Keeping it simple, people.


The Schooner Virginia at Cape Charles, Virginia – 2013

For the 100 or so of you who subscribe to this rambling blog, by now you know (1) I do not have an MFA and probably won’t ever get one, unless some enterprising entrepreneur markets a new Merlot with that brand name on the label and (2) I have no specific style yet, having written short stories, one or two poems, novellas, YA,ย  mysteries, thrillers and paranormal epistles. About the only two things I have stayed away from are romance and inspirational. The latter may hit the paper someday (it helps to be a pastor’s spouse. Oh, the stories I could but won’t tell.) The former – it’s just not pretty.

My latest wip is The Mistress. It has more plot twists than a pretzel. The big problem I am having right now is wanting to throw everything into the story, as in – e.v.e.r.y.t.h.i.n.g.

In my music composing days, we called it winning the war in 8 bars.

So what to do?

While enjoying a heaping plate of fried seafood at the Cape Charles Seafood Festival today, we saw the Schooner Virginia. In the same marina as million dollar yachts, the tall-masted ship reminded me that sometimes the best things in life are simple. Sailing ships like the schooner are dependent on two things: the wind and the skill of the sailor. Yes, the Virginia does have auxiliary engines for propulsion, but under normal circumstances, life on board the vessel is all about the wind and the ever present current to keep you going.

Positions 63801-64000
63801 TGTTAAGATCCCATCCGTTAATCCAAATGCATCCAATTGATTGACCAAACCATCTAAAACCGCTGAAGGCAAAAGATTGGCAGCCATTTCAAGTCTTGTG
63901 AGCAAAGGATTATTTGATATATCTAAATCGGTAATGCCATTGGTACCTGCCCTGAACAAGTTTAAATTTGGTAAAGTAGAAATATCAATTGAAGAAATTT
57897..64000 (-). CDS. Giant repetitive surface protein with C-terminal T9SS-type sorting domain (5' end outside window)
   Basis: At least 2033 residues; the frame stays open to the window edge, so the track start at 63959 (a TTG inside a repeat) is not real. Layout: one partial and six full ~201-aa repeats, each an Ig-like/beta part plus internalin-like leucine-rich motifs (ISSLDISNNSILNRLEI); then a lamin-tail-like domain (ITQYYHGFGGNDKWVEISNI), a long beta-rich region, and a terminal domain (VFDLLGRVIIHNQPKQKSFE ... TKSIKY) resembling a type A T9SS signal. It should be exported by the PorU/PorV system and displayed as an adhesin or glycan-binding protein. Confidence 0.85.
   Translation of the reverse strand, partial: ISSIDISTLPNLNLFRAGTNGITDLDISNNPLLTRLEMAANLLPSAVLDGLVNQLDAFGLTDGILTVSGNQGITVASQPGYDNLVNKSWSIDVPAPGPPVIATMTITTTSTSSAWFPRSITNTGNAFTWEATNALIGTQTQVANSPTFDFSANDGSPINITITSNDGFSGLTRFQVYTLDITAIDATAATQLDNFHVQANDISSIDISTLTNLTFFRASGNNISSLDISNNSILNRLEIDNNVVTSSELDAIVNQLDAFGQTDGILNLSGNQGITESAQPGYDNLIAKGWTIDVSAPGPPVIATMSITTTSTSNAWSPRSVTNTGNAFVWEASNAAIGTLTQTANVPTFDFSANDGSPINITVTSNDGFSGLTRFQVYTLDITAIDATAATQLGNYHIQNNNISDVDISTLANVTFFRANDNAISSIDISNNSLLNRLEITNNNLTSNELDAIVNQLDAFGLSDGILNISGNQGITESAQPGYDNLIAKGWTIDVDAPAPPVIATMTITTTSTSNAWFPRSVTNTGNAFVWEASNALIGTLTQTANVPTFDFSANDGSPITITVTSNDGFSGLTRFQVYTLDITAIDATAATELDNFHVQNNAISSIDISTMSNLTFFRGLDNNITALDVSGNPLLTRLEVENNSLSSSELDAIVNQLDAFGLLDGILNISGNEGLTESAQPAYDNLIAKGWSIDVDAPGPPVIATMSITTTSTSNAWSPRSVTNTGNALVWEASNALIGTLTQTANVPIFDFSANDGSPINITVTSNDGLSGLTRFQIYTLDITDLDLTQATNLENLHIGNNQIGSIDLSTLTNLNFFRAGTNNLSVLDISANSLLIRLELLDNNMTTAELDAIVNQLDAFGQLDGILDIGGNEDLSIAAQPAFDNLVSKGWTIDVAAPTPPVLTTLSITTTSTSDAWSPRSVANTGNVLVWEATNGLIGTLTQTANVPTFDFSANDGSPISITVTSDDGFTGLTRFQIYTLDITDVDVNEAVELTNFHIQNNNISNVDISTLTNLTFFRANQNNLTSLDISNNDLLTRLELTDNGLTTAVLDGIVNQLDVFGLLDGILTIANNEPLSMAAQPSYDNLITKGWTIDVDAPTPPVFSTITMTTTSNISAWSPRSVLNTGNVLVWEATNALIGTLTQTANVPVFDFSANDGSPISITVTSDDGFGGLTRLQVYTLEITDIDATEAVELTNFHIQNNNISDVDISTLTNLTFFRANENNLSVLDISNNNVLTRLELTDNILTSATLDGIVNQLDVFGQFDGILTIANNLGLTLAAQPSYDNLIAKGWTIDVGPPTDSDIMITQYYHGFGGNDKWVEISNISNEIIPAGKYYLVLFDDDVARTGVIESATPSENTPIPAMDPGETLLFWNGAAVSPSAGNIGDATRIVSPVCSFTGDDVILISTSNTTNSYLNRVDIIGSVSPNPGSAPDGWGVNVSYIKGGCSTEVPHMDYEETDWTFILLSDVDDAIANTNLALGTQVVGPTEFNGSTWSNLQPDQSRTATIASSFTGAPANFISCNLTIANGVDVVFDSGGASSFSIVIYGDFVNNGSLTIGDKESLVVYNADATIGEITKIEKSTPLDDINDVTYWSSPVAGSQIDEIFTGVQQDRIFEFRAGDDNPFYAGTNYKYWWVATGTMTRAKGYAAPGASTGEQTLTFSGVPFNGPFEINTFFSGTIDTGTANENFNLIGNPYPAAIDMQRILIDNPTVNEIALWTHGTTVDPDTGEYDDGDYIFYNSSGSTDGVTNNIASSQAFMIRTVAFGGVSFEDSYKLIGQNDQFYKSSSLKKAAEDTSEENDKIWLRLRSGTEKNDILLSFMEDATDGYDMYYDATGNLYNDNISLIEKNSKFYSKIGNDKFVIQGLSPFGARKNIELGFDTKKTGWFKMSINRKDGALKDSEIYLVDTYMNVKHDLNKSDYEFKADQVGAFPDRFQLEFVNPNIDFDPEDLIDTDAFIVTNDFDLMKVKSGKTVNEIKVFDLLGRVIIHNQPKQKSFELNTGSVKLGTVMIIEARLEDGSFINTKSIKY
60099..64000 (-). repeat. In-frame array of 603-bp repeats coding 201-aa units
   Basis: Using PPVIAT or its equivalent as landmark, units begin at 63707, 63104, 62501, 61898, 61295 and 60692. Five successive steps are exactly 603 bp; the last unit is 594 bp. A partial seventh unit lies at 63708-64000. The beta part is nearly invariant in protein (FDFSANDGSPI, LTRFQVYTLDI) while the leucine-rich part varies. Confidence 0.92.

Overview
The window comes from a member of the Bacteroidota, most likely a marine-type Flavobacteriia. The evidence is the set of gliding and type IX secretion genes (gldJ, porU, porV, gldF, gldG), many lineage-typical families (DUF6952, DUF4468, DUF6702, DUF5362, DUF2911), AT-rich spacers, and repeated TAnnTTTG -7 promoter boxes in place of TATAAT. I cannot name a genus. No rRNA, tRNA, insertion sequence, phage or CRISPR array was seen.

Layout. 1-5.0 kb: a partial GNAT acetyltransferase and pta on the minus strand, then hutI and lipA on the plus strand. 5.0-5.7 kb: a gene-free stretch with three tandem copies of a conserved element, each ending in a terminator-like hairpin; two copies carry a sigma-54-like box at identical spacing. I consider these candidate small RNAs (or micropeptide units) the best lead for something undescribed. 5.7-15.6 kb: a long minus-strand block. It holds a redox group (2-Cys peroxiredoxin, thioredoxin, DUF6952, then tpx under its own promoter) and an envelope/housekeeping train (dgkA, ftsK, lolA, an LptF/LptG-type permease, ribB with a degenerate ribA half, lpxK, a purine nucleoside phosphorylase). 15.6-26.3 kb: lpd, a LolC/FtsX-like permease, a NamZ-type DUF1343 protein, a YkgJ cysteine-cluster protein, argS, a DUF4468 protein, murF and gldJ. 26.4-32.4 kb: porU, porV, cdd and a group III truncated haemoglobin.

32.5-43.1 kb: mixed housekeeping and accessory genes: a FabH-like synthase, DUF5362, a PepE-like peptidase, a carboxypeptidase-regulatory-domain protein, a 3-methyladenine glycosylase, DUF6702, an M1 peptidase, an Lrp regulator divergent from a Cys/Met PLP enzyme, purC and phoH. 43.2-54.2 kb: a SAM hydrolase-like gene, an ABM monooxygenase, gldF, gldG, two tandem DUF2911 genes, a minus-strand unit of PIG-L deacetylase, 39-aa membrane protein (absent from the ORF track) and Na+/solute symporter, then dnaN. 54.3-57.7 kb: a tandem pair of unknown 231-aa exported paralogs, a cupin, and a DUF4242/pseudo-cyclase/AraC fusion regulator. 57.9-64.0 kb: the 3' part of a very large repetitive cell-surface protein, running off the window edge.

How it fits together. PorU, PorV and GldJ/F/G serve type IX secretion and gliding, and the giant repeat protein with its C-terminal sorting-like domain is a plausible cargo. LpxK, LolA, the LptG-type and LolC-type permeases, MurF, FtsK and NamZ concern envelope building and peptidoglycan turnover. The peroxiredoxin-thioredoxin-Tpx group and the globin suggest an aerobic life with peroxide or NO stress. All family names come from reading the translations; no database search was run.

Keep your writing simple, people.

Stick with the three act structure. Use the snowflake outline method. It forces you to stay focused and not chase plot bunnies. In other words, don’t order the entire tray of plot-twist flavored pretzels.

There you go – this week’s wisdom from the poop deck.

Keep writing, people.

Until next week…

DJ sends.

Did I say 100 followers? Wow! Thank you very much – to all of you!


3 thoughts on “Keeping it simple, people.

  1. DJ good fortune– fair wind– you have my sympathies ๐Ÿ˜‰ Now check out indie info and especially Dean Wesley Smith’s blog– he has a great amount of information about indie and traditional publishing, plus he talks a lot about writing. His wife Kristine Katherine Rusch, who also has a blog, also writes a lot about the business end of writing. They have been writing for decades and they are good people.

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